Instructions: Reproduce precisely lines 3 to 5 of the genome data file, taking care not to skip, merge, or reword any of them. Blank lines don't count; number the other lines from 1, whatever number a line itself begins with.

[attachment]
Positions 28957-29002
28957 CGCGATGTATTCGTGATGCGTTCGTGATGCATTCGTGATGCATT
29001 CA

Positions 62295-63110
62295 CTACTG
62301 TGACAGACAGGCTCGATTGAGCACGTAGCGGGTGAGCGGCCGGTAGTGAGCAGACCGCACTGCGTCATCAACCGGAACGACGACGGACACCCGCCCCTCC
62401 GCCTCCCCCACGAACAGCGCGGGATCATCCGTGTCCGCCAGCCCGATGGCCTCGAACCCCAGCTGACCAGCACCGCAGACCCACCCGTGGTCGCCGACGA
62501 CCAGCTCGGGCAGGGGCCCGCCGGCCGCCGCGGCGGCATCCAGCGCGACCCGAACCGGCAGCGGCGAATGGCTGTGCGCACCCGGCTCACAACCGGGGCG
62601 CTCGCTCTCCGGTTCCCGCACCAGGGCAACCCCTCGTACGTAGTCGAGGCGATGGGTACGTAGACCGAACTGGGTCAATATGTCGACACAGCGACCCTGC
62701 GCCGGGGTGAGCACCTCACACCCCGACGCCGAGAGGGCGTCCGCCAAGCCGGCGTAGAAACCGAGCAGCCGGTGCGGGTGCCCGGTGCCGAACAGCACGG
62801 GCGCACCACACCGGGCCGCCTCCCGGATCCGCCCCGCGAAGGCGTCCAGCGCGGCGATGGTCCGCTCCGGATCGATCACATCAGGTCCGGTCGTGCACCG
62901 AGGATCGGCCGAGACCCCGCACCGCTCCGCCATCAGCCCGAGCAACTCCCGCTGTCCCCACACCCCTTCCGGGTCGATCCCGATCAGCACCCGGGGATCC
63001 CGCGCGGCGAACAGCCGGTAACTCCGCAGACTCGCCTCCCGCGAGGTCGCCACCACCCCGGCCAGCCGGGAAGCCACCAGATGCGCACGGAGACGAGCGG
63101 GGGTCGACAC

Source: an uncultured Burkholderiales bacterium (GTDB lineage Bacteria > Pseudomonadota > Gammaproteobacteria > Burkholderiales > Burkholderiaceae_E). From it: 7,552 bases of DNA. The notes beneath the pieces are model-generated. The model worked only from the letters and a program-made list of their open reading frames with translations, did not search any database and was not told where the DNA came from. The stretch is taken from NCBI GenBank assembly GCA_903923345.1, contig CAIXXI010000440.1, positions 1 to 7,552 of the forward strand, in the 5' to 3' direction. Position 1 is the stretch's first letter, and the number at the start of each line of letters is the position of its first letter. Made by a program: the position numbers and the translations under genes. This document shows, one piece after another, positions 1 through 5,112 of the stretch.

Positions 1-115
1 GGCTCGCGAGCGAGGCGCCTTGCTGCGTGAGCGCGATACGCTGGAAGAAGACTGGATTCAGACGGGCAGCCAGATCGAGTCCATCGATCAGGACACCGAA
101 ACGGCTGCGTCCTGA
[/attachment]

29001 CA

Positions 62295-63110
62295 CTACTG